One of Atlanta’s HBCUs is celebrating a comeback story 20 years in the making.
“If not for HBCUs, many of us would not be here today,” said Morris Brown President Kevin James said at a celebratory press conference last week.
The jubilation comes after years of overcoming a financial aid scandal by ousted former school officials convicted of fraud charges, leaving many students with worthless degrees. Now the college looks to the future with a hard reset full of expansion plans for a new school experience.
“This semester we have five students graduating so this will be our first accredited graduating class since 2003,” James said after announcing Morris Brown’s newly accredited status under the Transnational Association of Christian Colleges and Schools.
The liberal arts college located on Atlanta’s southwest side was a bustling part of the city’s network of ABCU schools known as the Atlanta University Center — that is, until 2002, when it lost its accreditation. That meant it could not apply for federal education funding often used for student financial aid, Pell grants and on-campus housing.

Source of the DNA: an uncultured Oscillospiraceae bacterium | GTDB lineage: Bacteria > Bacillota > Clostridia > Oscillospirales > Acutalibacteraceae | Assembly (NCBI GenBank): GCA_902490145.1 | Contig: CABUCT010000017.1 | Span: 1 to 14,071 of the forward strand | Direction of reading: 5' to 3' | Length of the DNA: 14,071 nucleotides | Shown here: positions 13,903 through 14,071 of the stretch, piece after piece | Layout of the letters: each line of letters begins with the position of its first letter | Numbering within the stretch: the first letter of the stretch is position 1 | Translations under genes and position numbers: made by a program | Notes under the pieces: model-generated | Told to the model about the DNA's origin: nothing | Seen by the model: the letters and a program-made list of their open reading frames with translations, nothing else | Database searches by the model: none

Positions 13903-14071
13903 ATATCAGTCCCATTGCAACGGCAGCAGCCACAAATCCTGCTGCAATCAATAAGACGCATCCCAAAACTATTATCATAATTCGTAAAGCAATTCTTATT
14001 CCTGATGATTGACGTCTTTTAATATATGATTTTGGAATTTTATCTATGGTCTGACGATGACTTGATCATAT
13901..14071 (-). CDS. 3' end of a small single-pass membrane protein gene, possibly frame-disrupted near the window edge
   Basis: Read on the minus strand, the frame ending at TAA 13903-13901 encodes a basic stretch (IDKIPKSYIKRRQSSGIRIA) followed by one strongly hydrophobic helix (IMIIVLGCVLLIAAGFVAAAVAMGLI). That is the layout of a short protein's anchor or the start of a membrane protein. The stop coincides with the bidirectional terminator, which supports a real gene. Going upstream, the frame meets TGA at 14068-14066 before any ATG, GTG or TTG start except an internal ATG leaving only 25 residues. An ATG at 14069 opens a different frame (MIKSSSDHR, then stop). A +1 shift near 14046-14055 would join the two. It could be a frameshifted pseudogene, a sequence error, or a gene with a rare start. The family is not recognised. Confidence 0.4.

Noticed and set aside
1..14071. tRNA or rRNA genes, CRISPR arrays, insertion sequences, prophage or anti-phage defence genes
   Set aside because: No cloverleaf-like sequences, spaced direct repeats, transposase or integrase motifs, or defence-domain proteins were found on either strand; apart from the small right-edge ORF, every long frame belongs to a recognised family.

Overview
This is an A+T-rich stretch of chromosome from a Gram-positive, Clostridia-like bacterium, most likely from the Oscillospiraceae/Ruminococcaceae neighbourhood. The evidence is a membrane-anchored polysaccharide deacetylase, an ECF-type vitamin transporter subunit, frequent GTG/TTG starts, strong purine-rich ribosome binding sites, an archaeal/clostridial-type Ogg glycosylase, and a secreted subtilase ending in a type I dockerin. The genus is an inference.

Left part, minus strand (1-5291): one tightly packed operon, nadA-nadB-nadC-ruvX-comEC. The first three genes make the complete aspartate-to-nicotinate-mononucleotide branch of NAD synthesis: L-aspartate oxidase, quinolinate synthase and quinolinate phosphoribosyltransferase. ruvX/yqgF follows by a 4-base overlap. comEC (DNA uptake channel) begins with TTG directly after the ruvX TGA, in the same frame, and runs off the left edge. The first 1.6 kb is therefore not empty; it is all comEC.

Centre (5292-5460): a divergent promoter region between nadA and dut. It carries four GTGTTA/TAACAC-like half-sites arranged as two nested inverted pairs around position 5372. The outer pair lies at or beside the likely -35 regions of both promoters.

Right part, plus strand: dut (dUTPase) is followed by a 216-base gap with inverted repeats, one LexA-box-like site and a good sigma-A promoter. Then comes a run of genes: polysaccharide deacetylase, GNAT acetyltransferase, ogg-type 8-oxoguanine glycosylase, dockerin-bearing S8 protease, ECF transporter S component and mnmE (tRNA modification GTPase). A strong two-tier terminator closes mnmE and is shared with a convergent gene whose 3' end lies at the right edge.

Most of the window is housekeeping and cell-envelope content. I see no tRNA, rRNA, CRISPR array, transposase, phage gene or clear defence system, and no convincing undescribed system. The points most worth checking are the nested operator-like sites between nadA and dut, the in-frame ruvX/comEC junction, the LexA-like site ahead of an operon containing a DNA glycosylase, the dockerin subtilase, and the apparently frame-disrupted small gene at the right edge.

The college lost its accreditation initially granted by Southern Association of Colleges and Schools, Commission on Colleges while under the leadership of former college president Delores Cross who, alongside former financial aid director Parvesh Singh, were both sentenced to five years’ probation with home confinement after they pleaded guilty to a financial aid fraud scheme that began in the fall of 1999.
Cross and Singh engaged in blanket enrollment, meaning they counted students who were registered to attend classes as enrolled students even though not all the students labeled as enrolled attended classes, a necessary requirement to get federal financial aid money.
Ninety percent of students were on financial aid and the school received between $15 million and $25 million dollars in federal aid each year just before authorities stopped the fraud scheme, according to the Department of Education.
“We lost our accreditation due to some financial mismanagement, but it’s a new day and we’re not looking to the past, we’re looking to the future,” James said of the school’s troubled past.
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